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KCA Meeting Explores Alternative Transportation

Electric cars, safe streets, walking and biking highlighted at Kihei Community Association meeting.

September 27, 2012
Tom Blackburn-Rodriguez - Senior Contributing Writer (tominmaui@me.com) , The Maui Weekly

Tired of driving that noisy gas-guzzling car? Longing to take a walk or hop on your bike and head south to the soothing beaches of Wailea? Concerned about how your keiki will walk safely to school? Then the place you wanted to be last week was at the Tuesday, Sept. 18, meeting of the Kihei Community Association (KCA).

All of those subjects were covered, and opportunities were presented on how you and your family might enjoy the benefits of safe, non-polluting travel around South Maui now, and in the years to come.

Up first was Christine Andrews, the founding president of the Maui Electric Auto Association and the deputy director of the MauiEVA Project at the University of Hawai'i Maui College. Andrews, owner of an all-electric Nissan Leaf, helped dispel some of the mystery about electric vehicles.

Article Photos

Christine L. Andrews, founding president of the Maui Electric Auto Association, deputy director of the MauiEVA Project at the University of Hawai‘i Maui College and Nissan Leaf electric vehicle owner, helped dispel some of the mystery about electric vehicles at a recent Kīhei Community Association meeting.
Photo: Tom Blackburn-Rodriguez

For example, what is a plug-in car? The answer is a car that uses clean, affordable, domestic electricity for some or all of its energy. Models include an all-electric vehicle (EV) that stores 100 percent of its energy in a battery pack and a plug-in hybrid (PHEV) that stores energy in a battery pack and also has a gas engine to extend range.

Andrews challenged the audience to name brands of all electric plug-in vehicles that are now on the market. The brands are the Nissan Leaf, Mitsubishi i-MiEV, Tesla Model S, Ford Focus EV and Honda Fit EV.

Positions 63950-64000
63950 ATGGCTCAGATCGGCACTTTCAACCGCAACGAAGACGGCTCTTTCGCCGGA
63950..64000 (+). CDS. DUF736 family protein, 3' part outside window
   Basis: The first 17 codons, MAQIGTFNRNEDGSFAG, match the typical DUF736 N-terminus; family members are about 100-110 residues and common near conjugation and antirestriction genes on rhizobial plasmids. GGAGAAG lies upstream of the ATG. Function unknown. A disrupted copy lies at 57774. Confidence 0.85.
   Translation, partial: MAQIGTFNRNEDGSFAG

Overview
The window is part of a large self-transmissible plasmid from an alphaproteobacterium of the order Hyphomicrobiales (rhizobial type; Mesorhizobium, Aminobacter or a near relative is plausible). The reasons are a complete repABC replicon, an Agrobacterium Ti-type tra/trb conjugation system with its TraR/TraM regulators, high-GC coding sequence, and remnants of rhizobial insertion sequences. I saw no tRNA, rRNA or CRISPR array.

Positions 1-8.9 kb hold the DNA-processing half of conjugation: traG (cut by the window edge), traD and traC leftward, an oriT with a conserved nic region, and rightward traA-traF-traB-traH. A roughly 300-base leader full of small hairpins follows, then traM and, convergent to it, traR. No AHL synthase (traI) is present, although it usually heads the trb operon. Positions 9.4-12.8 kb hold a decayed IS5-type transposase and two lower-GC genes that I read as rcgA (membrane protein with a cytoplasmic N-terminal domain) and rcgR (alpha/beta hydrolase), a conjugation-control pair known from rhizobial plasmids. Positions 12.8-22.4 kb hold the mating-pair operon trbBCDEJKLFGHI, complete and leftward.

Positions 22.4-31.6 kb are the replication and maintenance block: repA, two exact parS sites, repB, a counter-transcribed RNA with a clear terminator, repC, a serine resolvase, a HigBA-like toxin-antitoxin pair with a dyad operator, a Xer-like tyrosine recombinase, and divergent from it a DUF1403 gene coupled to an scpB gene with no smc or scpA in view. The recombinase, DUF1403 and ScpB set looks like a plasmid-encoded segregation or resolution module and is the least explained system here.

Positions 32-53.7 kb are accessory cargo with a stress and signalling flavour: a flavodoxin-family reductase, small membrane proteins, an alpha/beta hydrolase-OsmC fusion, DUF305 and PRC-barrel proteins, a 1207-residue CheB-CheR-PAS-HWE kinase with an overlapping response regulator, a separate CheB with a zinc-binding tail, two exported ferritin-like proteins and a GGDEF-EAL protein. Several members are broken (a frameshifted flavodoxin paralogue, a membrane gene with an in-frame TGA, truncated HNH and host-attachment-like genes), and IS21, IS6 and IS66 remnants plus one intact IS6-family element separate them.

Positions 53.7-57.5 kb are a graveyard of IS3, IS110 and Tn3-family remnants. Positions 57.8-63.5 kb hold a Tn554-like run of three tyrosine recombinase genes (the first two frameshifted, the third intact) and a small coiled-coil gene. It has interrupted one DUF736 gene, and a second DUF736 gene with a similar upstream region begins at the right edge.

According to Andrews, the new 2025 fuel economy standard of 54.5 mpg recently announced by the Obama Administration will save Hawai'i enough money to buy an iPad for every teacher, provide a bicycle for every keiki under 10, a Koa canoe and a halau for every canoe club and enough money to run Maui County for half a year.

The new standards will cut Hawai'i's fuel use by a staggering 75 million gallons annually and reduce carbon pollution by 885,000 metric tons. Here's the best news, every all-electric vehicle and hybrid (electric-gas) all get better than 54.5 mpg now.

There are charging stations for electric vehicles at the Maui County building, Elleair Golf Club, 5A Rent-A-Space, Kahana Gateway, Kihei Town Center, Wailea Beach Marriott Resort & Spa, Four Seasons Resort Maui at Wailea, Sheraton Maui Resort & Spa, The Westin Maui Resort & Spa and Jim Falk Motors. Charging stations are coming soon to Costco; Walmart; Maui Memorial Medical Center; The Ritz-Carlton, Kapalua; and the Hyatt hotels.

Changing gears, next up was Rich Brunner with a brief presentation on safe routes to schools. Brunner became involved in seeking safe routes to schools when he was taking his second grader to school and he was trying to figure out how to let her bike or walk to school on her own.

She had to cross a street, so Brunner did what any citizen would do and went to the county and asked if they could put a marked crosswalk on the street. After years of no response, he heard about the "Safe Routes to Schools" initiative of the federal government in partnership with state Department of Transportation.

He got a group together, applied for and received a $460,000 grant to begin the construction of a safe route to school. And what about his daughter, whose need prompted all this activism? She's doing fine and enjoying her freshman year--in college.

If you would like to get involved in the safe routes to schools movement, there is a "Safe Routes to School Workshop" on Friday, Oct. 12, at the 'Iao Intermediate School Conference Room, 260 S. Main St. in Wailuku. The all-day meeting runs from 8:40 a.m. to 4:30 p.m.

The workshop is offered free of charge, with lunch provided. Organizers suggest wearing comfortable walking shoes for outdoor walking exercises. To register, go to hawaii.gov/dot/highway/srts and click on the link under the announcement for Upcoming Workshops, or contact Tara Lucas, Safe Routes to School coordinator, at (808) 692-7696 or email saferoutestoschool@hawaii.gov. Early registration is strongly encouraged.

Completing the evening's presentations was David Goode, the Maui County director of public works, who outlined current and future plans for walkways, bicycle paths and the completion of the North/South Collector Road in Kihei.

Asked about how one might get a sidewalk in their neighborhood or repair one that is cracked and broken, Goode suggested contacting his department with a specific request and advocating the Maui County Council for inclusion in the upcoming budget. Goode can be contacted at 270-7845.

KCA also announced that it is accepting applications for board of director membership. Information on how to apply can be found at GoKihei.org.

To learn more about electric vehicles, go to www.mauieva.org or www.electricauto.org, or drop by the Maui County Fair Corporate Tent Thursday through Sunday, Sept. 27 to 31, during fair hours.

 
 

 

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